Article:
Data Definition Language Statements

Data definition language (DDL) statements manage schema objects in the database. DDL statements create new tables, drop old tables, and establish other schema objects. They also control access to schema objects.

The following is an example of creating and specifying access to a table:

CREATE TABLE employees (
   name       VARCHAR2(20),
   ssn        VARCHAR2(12),
   empno      NUMBER(6),
   mgr        NUMBER(6),
   salary     NUMBER(6))

REVOKE UPDATE ON employees FROM jamie

DDL statements also allow you to work with objects in the Oracle database, as in the following series of statements which create an object table:

   name     VARCHAR2(30),
   ssn      VARCHAR2(12),
   address  VARCHAR2(50))

CREATE TABLE person_tab OF person_t

Control Statements

OCCI applications treat transaction control, connection control, and system control statements like DML statements.

Data Manipulation LanguageSQL Statements

Data manipulation language (DML) statements can change data in database tables. For example, DML statements are used to perform the following actions:

DML statements can require an application to supply data to the database by using input (bind) variables. Consider the following statement:

INSERT INTO dept_tab VALUES(:1,:2,:3)

Either this statement can be executed several times with different bind values, or an array insert can be performed to insert several rows in one round-trip to the server.

DML statements also enable you to work with objects in the Oracle database, as in the following example, which inserts an instance of type person_t into the object table person_tab:

INSERT INTO person_tab
   VALUES (person_t('Steve May','123-45-6789','146 Winfield Street'))


Queries are statements that retrieve data from tables in a database. A query can return zero, one, or many rows of data. All queries begin with the SQL keyword SELECT, as in the following example:

SELECT dname FROM dept
   WHERE deptno = 42

Queries can require the program to supply data to the database server by using input (bind) variables, as in the following example:

SELECT name 
   FROM employees
   WHERE empno = :empnumber

In this SQL statement, :empnumber is a placeholder for a value that will be supplied by the application.

Overview of PL/SQL

PL/SQL is Oracle's procedural extension to the SQL language. PL/SQL processes tasks that are more complicated than simple queries and SQL data manipulation language statements. PL/SQL allows a number of constructs to be grouped into a single block and executed as a unit. Among these are the following constructs:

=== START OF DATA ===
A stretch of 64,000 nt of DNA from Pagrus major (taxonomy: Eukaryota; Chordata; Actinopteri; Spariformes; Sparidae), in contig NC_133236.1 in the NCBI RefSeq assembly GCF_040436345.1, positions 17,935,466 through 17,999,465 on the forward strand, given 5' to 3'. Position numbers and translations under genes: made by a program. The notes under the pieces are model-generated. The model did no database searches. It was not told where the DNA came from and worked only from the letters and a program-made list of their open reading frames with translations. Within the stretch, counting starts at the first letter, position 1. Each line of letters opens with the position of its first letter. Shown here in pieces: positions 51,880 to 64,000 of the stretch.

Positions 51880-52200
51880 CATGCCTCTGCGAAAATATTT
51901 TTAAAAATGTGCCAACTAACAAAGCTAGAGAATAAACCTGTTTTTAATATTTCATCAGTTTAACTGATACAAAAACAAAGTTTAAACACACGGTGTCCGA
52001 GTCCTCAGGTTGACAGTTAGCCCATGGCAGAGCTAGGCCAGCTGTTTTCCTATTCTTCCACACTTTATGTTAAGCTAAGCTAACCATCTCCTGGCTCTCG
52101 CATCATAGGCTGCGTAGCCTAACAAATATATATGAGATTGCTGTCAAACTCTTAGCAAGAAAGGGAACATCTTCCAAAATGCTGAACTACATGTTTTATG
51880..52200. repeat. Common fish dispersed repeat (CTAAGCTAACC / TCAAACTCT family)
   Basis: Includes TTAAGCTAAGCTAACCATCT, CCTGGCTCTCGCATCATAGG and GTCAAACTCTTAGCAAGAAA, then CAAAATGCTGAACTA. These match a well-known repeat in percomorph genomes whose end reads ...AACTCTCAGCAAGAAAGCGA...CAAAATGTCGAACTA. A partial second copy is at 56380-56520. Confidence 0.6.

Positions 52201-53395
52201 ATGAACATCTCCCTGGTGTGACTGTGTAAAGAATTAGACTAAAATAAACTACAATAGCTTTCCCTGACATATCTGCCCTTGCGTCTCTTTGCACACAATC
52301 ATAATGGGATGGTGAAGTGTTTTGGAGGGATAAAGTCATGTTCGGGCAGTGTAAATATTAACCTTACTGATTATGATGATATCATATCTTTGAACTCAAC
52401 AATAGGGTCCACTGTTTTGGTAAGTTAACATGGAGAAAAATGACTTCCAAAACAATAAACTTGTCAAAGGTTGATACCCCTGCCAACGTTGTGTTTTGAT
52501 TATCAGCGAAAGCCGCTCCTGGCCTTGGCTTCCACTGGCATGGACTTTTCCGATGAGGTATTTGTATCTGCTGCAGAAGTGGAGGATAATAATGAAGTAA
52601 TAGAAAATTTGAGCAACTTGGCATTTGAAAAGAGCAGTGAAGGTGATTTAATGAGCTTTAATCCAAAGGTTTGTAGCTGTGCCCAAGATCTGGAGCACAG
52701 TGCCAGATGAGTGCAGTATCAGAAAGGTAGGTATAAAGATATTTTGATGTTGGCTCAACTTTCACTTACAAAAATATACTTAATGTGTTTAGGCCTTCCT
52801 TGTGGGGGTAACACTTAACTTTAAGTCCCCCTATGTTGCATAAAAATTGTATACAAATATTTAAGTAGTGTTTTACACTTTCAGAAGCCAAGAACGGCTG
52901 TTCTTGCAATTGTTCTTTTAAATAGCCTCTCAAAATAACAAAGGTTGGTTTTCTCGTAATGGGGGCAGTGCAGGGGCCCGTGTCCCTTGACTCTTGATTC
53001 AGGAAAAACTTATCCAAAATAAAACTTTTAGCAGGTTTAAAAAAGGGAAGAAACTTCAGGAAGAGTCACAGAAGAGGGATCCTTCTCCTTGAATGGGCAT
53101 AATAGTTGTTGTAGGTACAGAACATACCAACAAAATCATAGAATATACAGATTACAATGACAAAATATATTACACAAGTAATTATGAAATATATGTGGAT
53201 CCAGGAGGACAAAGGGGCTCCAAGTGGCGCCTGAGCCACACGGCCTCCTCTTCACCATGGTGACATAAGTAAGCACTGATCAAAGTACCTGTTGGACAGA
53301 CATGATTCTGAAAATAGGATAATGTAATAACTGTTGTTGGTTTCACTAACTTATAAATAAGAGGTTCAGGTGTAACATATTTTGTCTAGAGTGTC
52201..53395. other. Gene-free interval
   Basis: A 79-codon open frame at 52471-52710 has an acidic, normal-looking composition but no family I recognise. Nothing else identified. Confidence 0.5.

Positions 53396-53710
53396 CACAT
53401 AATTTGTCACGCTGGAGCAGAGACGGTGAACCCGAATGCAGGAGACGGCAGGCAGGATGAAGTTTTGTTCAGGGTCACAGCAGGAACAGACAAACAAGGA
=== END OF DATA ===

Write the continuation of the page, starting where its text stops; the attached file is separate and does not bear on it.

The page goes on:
In addition to calling PL/SQL stored procedures from an OCCI program, you can use PL/SQL blocks in your OCCI program to perform the following tasks:

A PL/SQL procedure or function can also return an output variable. This is called an out bind variable. For example:


Here, the first parameter is an input variable that provides the ID number of an employee. The second parameter, or the out bind variable, contains the return value of employee name.

The following PL/SQL example issues a SQL statement to retrieve values from a table of employees, given a particular employee number. This example also demonstrates the use of placeholders in PL/SQL statements.

SELECT ename, sal, comm INTO :emp_name, :salary, :commission
   FROM emp
   WHERE ename = :emp_number;

Note that the placeholders in this statement are not PL/SQL variables. They represent input and output parameters passed to and from the database server when the statement is processed. These placeholders need to be specified in your program.

Special OCCI/SQL Terms

This guide uses special terms to refer to the different parts of a SQL statement. Consider the following example of a SQL statement:

SELECT customer, address
   FROM customers
   WHERE bus_type = 'SOFTWARE'
   AND sales_volume = :sales

This example contains these parts:

When you develop your OCCI application, you call routines that specify to the database server the value of, or reference to, input and output variables in your program. In this guide, specifying the placeholder variable for data is called a bind operation. For input variables, this is called an in bind operation. For output variables, this is called an out bind operation.